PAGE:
Different industry-specific taxes may also apply to your LLC, since the state taxes a wide variety of products and services. Vending machines, cigarettes, and wine taxes are just a few of the taxes you may need to pay. Consult a full listing of Idaho business taxes to determine which ones apply to your LLC.
6-Obtain Business Licenses and Permits
The state of Idaho does not have a general business license that each LLC needs to acquire in order to do business.
However, Idaho upholds the licensure required by the federal government for certain occupations, including agriculture, aviation, and more. Please consult the Small Business Association’s listings for federally-regulated industries requiring licensure.
And much like the state has industry-specific tax requirements, it also has licenses and permits that are required for businesses in certain industries. Idaho has hundreds of these licenses, so there’s a good chance at least one of them applies to your LLC. You can search the state’s database of occupational licenses to determine which ones you’ll need.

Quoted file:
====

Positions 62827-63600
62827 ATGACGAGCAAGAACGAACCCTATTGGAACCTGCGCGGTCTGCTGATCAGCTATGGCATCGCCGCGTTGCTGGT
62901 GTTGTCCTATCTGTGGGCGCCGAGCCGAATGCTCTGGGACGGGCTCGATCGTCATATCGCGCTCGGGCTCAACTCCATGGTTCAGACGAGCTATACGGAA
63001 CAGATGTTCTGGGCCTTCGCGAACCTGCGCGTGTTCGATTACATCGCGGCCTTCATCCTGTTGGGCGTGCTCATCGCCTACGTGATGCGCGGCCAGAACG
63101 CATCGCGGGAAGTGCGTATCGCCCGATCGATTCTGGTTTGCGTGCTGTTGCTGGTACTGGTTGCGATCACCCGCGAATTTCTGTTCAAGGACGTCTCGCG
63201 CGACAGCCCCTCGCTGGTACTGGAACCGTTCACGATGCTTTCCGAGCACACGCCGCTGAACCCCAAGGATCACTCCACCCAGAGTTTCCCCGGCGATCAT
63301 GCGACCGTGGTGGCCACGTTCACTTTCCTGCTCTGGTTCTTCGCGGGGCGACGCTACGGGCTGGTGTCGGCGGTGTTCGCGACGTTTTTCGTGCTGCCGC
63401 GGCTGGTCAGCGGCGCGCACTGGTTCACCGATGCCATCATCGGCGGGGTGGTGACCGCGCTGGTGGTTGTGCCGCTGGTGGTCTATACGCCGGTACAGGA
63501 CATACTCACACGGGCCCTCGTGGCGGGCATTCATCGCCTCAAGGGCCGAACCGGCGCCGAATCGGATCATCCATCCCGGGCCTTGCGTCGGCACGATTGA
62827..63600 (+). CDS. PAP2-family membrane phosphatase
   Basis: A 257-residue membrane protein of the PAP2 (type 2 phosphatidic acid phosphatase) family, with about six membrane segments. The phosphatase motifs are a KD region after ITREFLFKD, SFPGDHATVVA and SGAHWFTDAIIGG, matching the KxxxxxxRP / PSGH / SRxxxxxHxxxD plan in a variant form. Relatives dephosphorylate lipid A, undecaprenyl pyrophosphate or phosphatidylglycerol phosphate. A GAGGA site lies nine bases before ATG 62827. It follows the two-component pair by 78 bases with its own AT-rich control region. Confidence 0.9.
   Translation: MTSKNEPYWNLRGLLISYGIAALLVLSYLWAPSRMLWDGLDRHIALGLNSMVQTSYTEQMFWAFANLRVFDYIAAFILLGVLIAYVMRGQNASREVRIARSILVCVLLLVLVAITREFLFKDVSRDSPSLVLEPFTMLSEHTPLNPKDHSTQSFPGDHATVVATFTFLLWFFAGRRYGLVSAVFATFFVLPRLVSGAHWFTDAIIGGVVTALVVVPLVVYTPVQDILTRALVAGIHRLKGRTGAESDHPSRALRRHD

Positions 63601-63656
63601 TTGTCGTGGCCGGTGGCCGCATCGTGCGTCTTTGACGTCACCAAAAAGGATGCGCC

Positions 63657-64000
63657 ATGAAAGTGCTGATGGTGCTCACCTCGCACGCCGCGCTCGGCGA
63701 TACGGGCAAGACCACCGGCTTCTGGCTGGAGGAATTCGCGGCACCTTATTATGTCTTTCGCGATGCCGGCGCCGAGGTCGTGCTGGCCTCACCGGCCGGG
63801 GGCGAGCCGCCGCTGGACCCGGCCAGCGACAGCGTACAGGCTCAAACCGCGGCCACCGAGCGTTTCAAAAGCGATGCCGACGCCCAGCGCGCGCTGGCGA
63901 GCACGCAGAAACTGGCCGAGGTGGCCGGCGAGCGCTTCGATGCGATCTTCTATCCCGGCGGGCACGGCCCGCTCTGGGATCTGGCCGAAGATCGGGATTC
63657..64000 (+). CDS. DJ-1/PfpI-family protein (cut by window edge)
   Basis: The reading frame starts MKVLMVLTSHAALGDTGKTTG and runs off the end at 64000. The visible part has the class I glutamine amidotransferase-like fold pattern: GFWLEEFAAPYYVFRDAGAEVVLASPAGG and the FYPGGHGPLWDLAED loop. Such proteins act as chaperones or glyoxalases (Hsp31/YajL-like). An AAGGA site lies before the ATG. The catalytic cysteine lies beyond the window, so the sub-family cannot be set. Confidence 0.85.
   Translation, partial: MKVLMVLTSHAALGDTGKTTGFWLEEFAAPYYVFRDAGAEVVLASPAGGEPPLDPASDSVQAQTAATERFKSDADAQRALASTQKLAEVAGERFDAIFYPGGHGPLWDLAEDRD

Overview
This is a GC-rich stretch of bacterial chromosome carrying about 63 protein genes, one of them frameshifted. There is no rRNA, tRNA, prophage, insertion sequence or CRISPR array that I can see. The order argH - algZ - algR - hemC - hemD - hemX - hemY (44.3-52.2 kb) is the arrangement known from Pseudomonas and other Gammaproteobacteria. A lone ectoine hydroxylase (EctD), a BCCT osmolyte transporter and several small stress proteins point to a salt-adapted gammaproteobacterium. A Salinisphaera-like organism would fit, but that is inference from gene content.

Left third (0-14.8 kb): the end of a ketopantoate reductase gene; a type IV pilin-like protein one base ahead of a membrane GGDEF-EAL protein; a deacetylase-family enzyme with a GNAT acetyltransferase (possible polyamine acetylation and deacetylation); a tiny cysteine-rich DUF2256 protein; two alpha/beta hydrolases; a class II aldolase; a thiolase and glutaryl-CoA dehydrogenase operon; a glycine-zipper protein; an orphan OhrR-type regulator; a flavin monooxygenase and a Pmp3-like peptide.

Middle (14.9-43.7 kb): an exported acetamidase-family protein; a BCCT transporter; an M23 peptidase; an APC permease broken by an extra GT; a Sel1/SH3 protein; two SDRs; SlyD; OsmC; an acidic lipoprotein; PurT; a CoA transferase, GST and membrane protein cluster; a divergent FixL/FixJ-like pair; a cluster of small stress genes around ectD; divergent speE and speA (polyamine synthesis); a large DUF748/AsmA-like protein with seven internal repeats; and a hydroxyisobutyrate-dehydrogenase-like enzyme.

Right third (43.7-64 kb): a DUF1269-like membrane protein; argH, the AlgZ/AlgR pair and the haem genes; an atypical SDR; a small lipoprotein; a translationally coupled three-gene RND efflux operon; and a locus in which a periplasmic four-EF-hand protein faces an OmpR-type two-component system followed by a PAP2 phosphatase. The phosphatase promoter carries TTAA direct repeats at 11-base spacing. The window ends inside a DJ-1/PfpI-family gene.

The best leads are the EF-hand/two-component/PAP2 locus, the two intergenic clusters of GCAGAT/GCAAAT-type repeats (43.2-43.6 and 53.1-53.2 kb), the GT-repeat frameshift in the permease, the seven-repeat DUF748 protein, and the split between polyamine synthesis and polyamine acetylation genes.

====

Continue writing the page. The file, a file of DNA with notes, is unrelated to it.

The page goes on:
Finally, you can use the Taxpayer Access Point (TAP) system to easily file for tax-based permits for sales, cigarettes, tobacco, and fuel. You’ll also want to contact your city or county clerk to determine if you need any locally-specified permits.
What is Next
What to do After Creating an Idaho LLC?
Open a business bank account
We highly recommend that you establish a separate business banking account so that your business and personal finances are maintained completely separate. This is important because it helps protect your personal assets and also makes filing taxes much easier. Once you receive your EIN from the IRS, you’ll be able to use it to establish an account at the bank or credit union of your choice.